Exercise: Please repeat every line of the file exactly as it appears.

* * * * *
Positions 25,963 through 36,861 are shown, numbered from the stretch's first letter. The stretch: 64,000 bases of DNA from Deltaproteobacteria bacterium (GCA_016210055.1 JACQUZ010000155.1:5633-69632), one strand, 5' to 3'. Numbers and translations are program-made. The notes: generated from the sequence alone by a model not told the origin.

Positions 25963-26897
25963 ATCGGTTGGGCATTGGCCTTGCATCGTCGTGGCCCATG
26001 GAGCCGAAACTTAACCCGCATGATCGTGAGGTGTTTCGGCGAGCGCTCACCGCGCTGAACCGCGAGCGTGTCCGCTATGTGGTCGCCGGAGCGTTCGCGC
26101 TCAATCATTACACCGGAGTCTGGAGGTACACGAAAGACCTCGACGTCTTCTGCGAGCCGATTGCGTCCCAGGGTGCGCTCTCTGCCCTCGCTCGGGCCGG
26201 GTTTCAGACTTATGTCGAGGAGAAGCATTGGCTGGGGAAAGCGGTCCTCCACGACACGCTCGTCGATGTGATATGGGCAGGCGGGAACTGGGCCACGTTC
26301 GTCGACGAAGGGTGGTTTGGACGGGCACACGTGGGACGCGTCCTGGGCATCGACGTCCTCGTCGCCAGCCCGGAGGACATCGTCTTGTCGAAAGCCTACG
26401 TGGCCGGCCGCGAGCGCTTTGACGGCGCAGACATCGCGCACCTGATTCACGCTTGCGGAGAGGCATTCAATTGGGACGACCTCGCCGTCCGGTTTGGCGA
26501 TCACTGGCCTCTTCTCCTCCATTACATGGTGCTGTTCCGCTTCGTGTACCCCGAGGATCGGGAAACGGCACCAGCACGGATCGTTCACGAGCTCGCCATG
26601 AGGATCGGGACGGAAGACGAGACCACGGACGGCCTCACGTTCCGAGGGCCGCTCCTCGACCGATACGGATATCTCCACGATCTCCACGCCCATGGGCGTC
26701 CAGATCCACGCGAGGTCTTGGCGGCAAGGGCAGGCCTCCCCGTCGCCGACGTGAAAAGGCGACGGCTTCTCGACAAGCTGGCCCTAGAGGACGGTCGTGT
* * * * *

Positions 25,963 through 36,861 are shown, numbered from the stretch's first letter. The stretch: 64,000 bases of DNA from Deltaproteobacteria bacterium (GCA_016210055.1 JACQUZ010000155.1:5633-69632), one strand, 5' to 3'. Numbers and translations are program-made. The notes: generated from the sequence alone by a model not told the origin.

Positions 25963-26897
25963 ATCGGTTGGGCATTGGCCTTGCATCGTCGTGGCCCATG
26001 GAGCCGAAACTTAACCCGCATGATCGTGAGGTGTTTCGGCGAGCGCTCACCGCGCTGAACCGCGAGCGTGTCCGCTATGTGGTCGCCGGAGCGTTCGCGC
26101 TCAATCATTACACCGGAGTCTGGAGGTACACGAAAGACCTCGACGTCTTCTGCGAGCCGATTGCGTCCCAGGGTGCGCTCTCTGCCCTCGCTCGGGCCGG
26201 GTTTCAGACTTATGTCGAGGAGAAGCATTGGCTGGGGAAAGCGGTCCTCCACGACACGCTCGTCGATGTGATATGGGCAGGCGGGAACTGGGCCACGTTC
26301 GTCGACGAAGGGTGGTTTGGACGGGCACACGTGGGACGCGTCCTGGGCATCGACGTCCTCGTCGCCAGCCCGGAGGACATCGTCTTGTCGAAAGCCTACG
26401 TGGCCGGCCGCGAGCGCTTTGACGGCGCAGACATCGCGCACCTGATTCACGCTTGCGGAGAGGCATTCAATTGGGACGACCTCGCCGTCCGGTTTGGCGA
26501 TCACTGGCCTCTTCTCCTCCATTACATGGTGCTGTTCCGCTTCGTGTACCCCGAGGATCGGGAAACGGCACCAGCACGGATCGTTCACGAGCTCGCCATG
26601 AGGATCGGGACGGAAGACGAGACCACGGACGGCCTCACGTTCCGAGGGCCGCTCCTCGACCGATACGGATATCTCCACGATCTCCACGCCCATGGGCGTC
26701 CAGATCCACGCGAGGTCTTGGCGGCAAGGGCAGGCCTCCCCGTCGCCGACGTGAAAAGGCGACGGCTTCTCGACAAGCTGGCCCTAGAGGACGGTCGTGT